Under current NFL rules, the play clearly would have been legal. However, the play was further complicated by a rule that existed in the NFL at that time, which prohibited a forward pass from being touched by two consecutive offensive players. So if the ball had been last touched by Jack Tatum before being caught by Franco Harris, it would have been legal. However, had John Fuqua touched the ball last, it would not have been a legal play.
Shortly after the play occurred, chaos reigned at Three Rivers Stadium. It seemed that no one, including the referees, were able to comprehend what had occurred, and more importantly, whether the play was legal. As Raiders head coach John Madden said in the book Madden by Bryan Burwell:
“My argument was the officials didn’t call anything, they didn’t say or call it a touchdown. They didn’t say it wasn’t a touchdown. They didn’t say a thing. Instead they went and had a conference”.
After the officials had a lengthy conference and called upstairs to the supervisor of officials, they called it a touchdown. For the Steelers and the city of Pittsburgh, it was utter jubilation, but for the Raiders, it was a living nightmare. The game had been taken from them in the most unimaginable way.
Looking back at this game, it was significant to the Raiders past, present, and future in a number of ways. As far as the past, the game represented the most painful loss in a series of playoff losses that the Raiders had endured over the previous five years. For the present and immediate future, the game signified the beginning of a bitter rivalry between the Raiders and the Steelers during the decade of the 70s, when the two teams would vie for NFL superiority. The teams would meet in the playoffs five times during the decade of the 70s.
But maybe the most significant impact the game had on the Raiders was the lasting memory of “The Immaculate Reception.” Over the years, it has been replayed from every possible angle, utilizing every available camera. ESPN did a documentary in 2017 called Immaculate Reception- A Football Life, where they revealed the NBC broadcast footage of the play which had somehow gone missing for approximately 25 years. However, despite all the investigations, there has never been a conclusive photo that would reveal whether or not the play was legal. As a result, the Raiders have never really been able to have closure regarding the play.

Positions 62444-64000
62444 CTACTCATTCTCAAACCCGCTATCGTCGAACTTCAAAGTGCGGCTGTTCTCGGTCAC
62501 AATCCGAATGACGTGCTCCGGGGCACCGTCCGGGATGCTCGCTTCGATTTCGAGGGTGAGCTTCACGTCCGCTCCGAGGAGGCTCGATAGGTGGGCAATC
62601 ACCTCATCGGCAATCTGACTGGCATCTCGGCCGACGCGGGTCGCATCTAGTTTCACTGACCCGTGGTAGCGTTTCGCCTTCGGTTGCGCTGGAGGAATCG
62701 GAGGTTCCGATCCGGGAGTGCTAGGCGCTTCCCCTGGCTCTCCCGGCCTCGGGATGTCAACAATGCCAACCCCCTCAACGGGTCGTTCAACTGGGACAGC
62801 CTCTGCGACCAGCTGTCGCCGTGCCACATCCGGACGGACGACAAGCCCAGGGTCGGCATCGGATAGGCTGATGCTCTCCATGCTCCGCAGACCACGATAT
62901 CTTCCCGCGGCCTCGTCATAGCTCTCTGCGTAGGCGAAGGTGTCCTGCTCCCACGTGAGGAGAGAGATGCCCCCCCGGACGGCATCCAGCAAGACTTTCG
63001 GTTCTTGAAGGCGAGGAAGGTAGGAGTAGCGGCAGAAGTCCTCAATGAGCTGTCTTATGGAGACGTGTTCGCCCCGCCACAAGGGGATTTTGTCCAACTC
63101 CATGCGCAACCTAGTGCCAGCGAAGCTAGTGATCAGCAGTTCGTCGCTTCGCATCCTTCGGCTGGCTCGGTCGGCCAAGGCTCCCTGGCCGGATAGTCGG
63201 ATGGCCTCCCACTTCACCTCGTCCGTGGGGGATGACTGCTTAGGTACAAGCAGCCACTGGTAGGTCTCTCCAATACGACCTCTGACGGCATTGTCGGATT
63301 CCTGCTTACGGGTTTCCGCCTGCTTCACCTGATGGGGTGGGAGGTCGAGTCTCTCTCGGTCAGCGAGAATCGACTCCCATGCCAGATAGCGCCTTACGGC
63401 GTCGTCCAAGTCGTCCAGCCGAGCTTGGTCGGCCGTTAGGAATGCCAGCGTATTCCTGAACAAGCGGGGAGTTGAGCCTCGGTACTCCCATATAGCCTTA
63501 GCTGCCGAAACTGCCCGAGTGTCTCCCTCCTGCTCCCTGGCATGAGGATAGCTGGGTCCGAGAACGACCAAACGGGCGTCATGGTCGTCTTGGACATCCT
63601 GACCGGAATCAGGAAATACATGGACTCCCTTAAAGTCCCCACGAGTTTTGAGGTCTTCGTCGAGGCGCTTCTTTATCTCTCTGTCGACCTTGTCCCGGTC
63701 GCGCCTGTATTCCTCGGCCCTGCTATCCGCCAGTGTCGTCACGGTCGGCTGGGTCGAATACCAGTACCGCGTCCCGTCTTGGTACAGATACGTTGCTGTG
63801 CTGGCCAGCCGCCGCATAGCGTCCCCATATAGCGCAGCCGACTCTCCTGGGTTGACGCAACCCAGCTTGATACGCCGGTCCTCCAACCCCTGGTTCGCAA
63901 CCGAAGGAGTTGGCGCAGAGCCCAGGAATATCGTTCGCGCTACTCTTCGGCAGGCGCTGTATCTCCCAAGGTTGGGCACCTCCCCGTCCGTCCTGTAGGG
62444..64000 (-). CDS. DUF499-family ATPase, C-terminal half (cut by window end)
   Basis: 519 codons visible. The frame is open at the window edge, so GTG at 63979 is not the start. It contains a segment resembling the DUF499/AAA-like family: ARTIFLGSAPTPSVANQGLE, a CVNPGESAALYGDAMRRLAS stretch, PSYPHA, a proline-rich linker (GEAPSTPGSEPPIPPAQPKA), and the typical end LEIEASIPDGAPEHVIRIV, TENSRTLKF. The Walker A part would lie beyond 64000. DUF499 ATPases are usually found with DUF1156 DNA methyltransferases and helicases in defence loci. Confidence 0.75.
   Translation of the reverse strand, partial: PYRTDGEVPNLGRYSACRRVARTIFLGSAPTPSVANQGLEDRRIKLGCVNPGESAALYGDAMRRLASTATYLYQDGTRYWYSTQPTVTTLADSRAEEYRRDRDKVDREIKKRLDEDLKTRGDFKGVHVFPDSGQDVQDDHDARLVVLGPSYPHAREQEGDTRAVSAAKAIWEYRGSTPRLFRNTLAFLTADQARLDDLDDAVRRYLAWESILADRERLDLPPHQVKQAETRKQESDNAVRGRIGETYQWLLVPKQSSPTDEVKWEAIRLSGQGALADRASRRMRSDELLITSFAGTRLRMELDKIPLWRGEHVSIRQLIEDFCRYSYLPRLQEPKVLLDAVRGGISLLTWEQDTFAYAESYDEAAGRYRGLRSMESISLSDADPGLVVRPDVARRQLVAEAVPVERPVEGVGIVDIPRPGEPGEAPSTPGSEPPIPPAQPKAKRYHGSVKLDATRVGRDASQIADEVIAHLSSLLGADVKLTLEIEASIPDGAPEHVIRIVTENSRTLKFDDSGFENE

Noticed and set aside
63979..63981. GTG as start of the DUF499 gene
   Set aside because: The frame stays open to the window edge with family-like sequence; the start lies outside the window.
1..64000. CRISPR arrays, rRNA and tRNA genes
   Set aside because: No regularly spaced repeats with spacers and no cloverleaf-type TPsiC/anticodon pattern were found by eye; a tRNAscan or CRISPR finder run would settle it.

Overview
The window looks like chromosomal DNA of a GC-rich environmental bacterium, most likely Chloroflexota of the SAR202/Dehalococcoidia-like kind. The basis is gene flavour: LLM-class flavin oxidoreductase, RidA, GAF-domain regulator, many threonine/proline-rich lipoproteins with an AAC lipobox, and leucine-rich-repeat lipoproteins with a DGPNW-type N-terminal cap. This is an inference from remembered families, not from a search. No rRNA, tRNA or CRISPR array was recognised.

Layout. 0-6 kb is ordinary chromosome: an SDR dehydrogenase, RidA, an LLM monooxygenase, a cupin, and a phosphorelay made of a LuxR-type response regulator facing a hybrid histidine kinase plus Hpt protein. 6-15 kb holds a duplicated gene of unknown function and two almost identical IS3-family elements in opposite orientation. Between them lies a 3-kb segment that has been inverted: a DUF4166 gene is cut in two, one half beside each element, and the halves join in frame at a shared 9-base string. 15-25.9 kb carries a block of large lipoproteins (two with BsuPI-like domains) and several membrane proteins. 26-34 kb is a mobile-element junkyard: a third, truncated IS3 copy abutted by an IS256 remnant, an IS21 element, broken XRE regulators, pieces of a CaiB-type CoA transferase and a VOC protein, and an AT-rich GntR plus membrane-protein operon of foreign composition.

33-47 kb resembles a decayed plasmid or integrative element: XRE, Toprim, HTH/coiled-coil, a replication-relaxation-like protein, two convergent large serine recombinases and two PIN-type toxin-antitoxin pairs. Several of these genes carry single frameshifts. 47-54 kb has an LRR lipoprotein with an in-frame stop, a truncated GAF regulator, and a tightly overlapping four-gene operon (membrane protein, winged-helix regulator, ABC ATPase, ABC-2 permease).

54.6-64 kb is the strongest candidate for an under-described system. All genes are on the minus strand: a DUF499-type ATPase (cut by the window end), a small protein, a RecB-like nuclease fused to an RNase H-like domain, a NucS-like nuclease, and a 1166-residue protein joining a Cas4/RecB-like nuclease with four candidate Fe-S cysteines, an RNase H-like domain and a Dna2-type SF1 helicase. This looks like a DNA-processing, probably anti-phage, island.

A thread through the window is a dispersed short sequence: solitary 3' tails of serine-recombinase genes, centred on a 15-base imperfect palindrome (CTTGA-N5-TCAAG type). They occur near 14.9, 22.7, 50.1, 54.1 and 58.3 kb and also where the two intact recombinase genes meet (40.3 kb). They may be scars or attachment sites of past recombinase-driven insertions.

The fact that there has never been clear evidence of the legality of the play probably only adds to its mystique. But for a number of Raiders who were there that day, the play will never really be accepted. In the book Madden, John Madden states:
“I maintain that the ball is on Fuqua’s arm and it flew out when Tatum hit him from behind. I still say Tatum doesn’t touch it”
In the NFL Films documentary, Raiders linebacker Phil Villapiano, who was guarding Harris on the play, indicated he believed that Fuqua touched the ball last. Safety George Atkinson and cornerback Willie Brown also said they believed the play was illegal. Former Raiders owner Al Davis, who died four decades after the play, was still convinced it was illegal at the time of his death.
I think anybody in the Raiders organization and any Raiders fan who witnessed this game would concur that it was the toughest loss in franchise history.
Dallas Cowboys vs San Francisco 49ers
Although the Raiders and 49ers have distinctly different fan bases, in 1972 there were quite a number of people who were fans of both teams. Those fans were trying to digest what had just occurred in the Raiders/Steelers game and at the same time focus on the upcoming 49ers/Cowboys game.